Should we blame the rich for clogging our landfills?

Itai Trilnick*, Alon Tal

*Corresponding author for this work

Research output: Contribution to journalArticlepeer-review


Conventional wisdom often holds that relatively high consumption levels among the affluent contributes to the generation of high volumes of municipal solid waste (MSW). Comparing data from different cities in Israel suggests otherwise. Regression analysis reveals that aggregate per capita waste outputs of cities are only vaguely correlated with their socio-economic indicators. In fact, the apparent 'hedonic' waste of the richest cities, compared with the average ones, accounts for only about 2% of the total waste production. Israel's main economic area, the Tel Aviv district, produces a quarter more MSW per capita than other districts, suggesting a need for special attention by policy makers. A surprisingly strong predicator of MSW per capita is water consumption by municipalities, dedicated for public gardening. The trimmings of the municipal landscape constituting an unobserved fraction of total MSW data, are estimated to be responsible for 15% of Israel's MSW, making it an additional target area for consideration and intervention.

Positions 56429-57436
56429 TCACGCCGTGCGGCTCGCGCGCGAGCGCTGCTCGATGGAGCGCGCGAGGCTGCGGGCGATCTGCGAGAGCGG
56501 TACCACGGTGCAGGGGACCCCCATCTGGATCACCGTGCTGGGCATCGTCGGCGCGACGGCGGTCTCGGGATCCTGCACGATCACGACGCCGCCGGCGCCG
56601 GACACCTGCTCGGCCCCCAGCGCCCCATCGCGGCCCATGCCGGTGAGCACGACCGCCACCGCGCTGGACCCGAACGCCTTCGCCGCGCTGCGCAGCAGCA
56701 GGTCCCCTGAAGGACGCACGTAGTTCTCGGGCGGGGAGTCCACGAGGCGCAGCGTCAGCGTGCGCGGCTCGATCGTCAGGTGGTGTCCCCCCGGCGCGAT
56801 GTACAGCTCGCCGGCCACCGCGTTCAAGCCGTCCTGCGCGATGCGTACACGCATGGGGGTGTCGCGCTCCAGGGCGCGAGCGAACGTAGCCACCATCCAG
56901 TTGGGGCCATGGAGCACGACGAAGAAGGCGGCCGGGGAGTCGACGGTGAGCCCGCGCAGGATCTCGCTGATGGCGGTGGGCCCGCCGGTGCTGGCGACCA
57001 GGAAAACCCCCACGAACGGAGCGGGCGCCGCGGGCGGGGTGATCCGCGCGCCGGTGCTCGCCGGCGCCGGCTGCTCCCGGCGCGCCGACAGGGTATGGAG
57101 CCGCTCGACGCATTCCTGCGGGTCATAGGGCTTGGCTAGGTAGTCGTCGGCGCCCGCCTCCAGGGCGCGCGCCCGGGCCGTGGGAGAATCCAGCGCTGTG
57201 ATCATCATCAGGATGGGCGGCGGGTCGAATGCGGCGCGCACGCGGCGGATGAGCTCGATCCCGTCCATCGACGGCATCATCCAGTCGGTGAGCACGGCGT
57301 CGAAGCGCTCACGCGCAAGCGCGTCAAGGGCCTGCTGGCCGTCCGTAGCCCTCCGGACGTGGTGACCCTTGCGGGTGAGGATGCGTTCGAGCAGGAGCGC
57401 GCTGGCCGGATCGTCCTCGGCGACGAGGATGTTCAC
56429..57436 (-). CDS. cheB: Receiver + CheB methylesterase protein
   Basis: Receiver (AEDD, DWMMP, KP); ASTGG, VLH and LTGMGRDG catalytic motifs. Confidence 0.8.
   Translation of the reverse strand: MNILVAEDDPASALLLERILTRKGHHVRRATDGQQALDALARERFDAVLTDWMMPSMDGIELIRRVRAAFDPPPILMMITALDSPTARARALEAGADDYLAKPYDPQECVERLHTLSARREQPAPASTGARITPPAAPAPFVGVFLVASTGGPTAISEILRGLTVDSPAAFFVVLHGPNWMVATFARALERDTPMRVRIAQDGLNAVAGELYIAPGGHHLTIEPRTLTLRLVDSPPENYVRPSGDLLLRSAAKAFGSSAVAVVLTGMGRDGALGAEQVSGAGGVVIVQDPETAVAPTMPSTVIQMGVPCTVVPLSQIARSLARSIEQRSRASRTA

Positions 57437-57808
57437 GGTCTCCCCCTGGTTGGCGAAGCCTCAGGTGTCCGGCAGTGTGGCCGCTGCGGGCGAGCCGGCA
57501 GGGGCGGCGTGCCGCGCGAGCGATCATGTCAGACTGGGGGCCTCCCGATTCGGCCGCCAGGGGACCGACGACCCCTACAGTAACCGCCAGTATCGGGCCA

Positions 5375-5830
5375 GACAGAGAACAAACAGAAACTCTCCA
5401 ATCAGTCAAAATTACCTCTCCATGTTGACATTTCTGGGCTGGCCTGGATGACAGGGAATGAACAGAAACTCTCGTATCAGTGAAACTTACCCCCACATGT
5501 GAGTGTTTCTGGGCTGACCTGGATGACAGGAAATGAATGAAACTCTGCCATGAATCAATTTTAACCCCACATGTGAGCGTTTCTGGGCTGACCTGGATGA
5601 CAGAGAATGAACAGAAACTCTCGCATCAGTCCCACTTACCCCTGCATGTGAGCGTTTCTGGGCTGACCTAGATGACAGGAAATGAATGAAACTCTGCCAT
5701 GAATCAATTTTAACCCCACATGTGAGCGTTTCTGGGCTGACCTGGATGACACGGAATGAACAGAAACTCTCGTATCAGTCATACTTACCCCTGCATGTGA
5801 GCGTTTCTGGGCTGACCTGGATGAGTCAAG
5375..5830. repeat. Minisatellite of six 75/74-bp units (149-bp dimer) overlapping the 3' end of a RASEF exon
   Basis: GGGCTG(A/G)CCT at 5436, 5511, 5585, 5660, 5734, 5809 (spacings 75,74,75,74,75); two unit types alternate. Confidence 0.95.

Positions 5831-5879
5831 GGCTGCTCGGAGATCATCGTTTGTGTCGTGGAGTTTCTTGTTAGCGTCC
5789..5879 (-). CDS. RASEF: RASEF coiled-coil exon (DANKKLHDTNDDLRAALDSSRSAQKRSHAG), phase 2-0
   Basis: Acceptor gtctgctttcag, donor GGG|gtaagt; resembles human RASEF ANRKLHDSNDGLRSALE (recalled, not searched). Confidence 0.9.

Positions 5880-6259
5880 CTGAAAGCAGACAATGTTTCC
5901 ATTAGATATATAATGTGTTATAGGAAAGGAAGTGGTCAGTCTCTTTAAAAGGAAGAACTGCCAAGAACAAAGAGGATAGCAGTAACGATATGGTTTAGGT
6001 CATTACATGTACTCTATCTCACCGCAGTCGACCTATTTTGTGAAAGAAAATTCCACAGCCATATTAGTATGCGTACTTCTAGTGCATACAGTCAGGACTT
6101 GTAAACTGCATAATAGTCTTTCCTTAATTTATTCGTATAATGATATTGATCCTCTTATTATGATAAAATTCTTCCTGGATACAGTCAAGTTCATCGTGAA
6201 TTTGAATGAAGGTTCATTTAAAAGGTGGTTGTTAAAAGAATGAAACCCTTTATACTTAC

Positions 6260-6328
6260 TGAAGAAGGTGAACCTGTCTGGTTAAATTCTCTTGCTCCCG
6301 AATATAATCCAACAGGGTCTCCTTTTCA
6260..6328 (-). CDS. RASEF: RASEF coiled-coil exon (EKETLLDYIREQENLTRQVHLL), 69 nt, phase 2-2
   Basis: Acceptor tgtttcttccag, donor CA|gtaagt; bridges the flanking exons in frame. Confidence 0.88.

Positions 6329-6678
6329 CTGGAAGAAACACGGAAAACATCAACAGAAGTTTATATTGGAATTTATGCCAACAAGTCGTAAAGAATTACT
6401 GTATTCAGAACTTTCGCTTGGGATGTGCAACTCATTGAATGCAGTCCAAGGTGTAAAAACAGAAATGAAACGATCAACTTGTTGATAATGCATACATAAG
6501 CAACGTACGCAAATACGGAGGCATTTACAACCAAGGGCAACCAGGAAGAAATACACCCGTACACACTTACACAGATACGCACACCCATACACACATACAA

Original languageEnglish
Pages (from-to)91-96
Number of pages6
JournalWaste Management and Research
Issue number2
StatePublished - Feb 2014
Externally publishedYes


  • Israel
  • Municipal solid waste
  • gardening waste
  • landfill
  • wealth


Dive into the research topics of 'Should we blame the rich for clogging our landfills?'. Together they form a unique fingerprint.

Cite this